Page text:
At the time of the partnership with ISCB, Jean Peccoud, an associate professor at VBI and one of GenoCAD’s developers, told BioInform that the agreement with ISCB was expected to smooth some of the obstacles involved in open-source licensing because it would ensure that the open-source status of GenoCAD would remain the same irrespective of any changes at the institute (BI 01/08/2010).

This week, Hoops said that he did not “see the benefit” of bringing in a third party to manage COPASI's license.

“Once we release the source code under an open source license … we cannot take that away and it is out in the open,” he said. “If we will change the license in the future that would only affect future versions.”

Peccoud noted, however, that ISCB's participation was intended to have a broader reach than simply releasing GenoCAD under an open source license, and was meant to be the bioinformatics equivalent of the Apache Software Foundation, which has developed a system of three licenses to address the original contribution of the codebase, new developers' contributions, and the end users of the software.

“The idea of making the deal with ISCB was to say, ‘Look, you could be the Apache Foundation for bioinformatics’ and we could start with GenoCAD and then once we are done with that add other software unto the portfolio managed by ISCB,” he told BioInform.

According to Peccoud, one of the problems with the traditional open source model in academic settings is that a developer who creates software often doesn’t have the authority to choose the license under which the software operates. That responsibility lies with the technology-transfer office of the developer’s institution.

“The best way of [getting an open source license] is to actually work with the tech-transfer office and convince them open source [is better],” he said.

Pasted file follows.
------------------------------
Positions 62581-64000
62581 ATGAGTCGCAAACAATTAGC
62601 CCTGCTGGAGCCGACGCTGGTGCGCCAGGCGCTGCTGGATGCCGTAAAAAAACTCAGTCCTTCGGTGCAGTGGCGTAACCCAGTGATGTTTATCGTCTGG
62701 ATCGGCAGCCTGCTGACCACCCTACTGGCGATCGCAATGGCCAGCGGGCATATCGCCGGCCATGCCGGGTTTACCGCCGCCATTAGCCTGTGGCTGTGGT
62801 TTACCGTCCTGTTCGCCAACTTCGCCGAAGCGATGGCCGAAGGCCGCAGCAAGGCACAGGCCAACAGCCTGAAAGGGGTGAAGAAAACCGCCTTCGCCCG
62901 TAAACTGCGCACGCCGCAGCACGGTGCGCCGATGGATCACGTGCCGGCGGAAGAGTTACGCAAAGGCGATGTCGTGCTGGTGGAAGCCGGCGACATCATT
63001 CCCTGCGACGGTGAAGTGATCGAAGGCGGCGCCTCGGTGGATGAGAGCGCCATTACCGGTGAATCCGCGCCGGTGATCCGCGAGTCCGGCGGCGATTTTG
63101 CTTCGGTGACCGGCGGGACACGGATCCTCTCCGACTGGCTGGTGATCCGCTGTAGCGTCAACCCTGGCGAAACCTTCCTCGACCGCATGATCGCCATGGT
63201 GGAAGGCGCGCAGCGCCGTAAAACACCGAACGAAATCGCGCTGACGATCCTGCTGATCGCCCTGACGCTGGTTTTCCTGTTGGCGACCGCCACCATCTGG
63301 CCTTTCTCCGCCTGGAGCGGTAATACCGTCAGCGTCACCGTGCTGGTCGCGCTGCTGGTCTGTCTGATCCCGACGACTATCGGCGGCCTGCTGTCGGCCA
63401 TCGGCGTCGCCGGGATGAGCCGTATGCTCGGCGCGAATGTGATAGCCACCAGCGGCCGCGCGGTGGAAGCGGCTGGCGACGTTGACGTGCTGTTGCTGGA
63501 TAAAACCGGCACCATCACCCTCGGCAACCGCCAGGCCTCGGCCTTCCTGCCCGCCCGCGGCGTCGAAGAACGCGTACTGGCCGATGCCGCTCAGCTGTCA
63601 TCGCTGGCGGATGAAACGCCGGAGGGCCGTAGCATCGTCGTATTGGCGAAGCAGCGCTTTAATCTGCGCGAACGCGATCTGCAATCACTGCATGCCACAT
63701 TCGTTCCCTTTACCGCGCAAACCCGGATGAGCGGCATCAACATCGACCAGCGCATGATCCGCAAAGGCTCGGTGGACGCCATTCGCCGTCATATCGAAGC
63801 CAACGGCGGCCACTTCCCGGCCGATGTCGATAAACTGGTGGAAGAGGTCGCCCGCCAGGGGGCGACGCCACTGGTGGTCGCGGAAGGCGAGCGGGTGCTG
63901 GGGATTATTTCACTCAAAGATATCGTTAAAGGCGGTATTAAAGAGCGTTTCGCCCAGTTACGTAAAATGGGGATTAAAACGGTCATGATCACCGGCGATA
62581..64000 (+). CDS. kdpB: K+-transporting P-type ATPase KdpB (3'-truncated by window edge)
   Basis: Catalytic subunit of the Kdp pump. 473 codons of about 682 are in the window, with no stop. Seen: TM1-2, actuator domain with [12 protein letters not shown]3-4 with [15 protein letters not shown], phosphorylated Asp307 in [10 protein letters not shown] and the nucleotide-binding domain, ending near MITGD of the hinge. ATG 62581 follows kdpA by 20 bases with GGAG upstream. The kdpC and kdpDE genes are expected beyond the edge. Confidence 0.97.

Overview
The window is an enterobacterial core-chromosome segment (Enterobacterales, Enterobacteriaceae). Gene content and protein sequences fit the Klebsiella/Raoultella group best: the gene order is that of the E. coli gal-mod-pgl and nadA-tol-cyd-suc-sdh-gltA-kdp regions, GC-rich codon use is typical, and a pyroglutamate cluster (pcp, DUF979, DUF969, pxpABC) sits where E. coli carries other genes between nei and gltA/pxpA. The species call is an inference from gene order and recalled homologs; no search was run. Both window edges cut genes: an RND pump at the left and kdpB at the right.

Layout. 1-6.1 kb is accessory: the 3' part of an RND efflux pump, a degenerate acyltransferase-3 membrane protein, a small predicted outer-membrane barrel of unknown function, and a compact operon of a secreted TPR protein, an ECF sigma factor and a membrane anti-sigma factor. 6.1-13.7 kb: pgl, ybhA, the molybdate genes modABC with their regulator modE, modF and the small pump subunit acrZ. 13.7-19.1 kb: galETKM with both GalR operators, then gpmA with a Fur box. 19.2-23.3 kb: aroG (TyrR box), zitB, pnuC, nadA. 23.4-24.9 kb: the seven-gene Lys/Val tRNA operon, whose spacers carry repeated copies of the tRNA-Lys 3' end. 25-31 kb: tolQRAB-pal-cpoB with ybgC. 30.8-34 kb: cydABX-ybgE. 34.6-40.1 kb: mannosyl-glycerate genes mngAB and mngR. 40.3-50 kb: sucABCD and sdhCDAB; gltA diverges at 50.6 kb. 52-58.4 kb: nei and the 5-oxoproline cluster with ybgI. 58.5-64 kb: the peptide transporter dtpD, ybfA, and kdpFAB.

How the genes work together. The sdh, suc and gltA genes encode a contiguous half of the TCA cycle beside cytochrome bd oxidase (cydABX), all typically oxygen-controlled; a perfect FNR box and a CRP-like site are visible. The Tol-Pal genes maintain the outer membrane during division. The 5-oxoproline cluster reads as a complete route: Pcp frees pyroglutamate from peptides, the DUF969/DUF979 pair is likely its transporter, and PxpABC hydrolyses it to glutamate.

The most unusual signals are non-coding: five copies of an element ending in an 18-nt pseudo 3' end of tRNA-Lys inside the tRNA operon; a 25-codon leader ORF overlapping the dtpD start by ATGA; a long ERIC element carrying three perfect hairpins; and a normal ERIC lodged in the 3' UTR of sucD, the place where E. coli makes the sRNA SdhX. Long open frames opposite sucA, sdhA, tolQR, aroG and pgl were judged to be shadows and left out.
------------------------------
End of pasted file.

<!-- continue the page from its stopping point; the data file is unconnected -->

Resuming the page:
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Peccoud said working with VT’s tech-transfer office was his original intent for GenoCAD, but pointed out that VT could change the license at anytime. Furthermore, he noted that most “mature open-source software” is usually managed by a foundation that deals with all the licensing legalities.

“In many cases, it’s an organization that represents the community, [so] then the community is protected because the software is in the hands of an organization that represents the interests of the community and not a particular party,” he said.

He used Cytoscape as an example. Although the tool was originally developed at the Institute for Systems Biology, its developers formed a separate not-for-profit organization to deal with licensing issues since they had multiple developers in different universities.

The model adopted by the Apache Foundation is a little different, Peccoud said, since the foundation uses a consistent system of licenses to manage its software portfolio.

Peccoud noted that since the ISCB deal was inked in January, there has been little or no “follow through” from the society, which he speculates may be because the organization is “stretched for resources.”

The agreement is “kind of in a limbo right now,” he said.

Peccoud said that he and others are looking at other organizations that could take on an Apache Foundation-like role for bioinformatics software, and plan to make an announcement soon.

He declined to elaborate, and ISCB could not be reached in time for a comment.

With COPASI, “the story is more complicated” Peccoud said, since half of the grant used to develop the tool was awarded to Germany’s European Media Laboratory, and each partner has different policies for handling and licensing open-source software.

He expressed some surprise at the choice of the Artistic License for COPASI, stating that it’s “not something that’s very common for software.”

But, according to Mendes, the Artistic License was chosen in part because it “fit fairly well with the research groups’ intentions,” and because it has legal precedence.

The Artistic License was created by the developers of Perl programming language and is used in some software packages such as the Parrot virtual machine.

New License, New Version

For the first version of COPASI under the new license, which is expected to be released this fall, Hoops said that the developers plan to add several new features based on feedback from a user forum, workshops, and tutorials. He would not comment on the new features, however, saying the team hadn’t finalized what they would be.

Mendes confirmed that the final list of features is still a work in progress, but did say that, among others, the developers are working on incorporating “various types of non-linear dynamics analysis such as bifurcation analysis” and that they are parallelizing the software to run “potentially four times faster” on machines with multiple cores.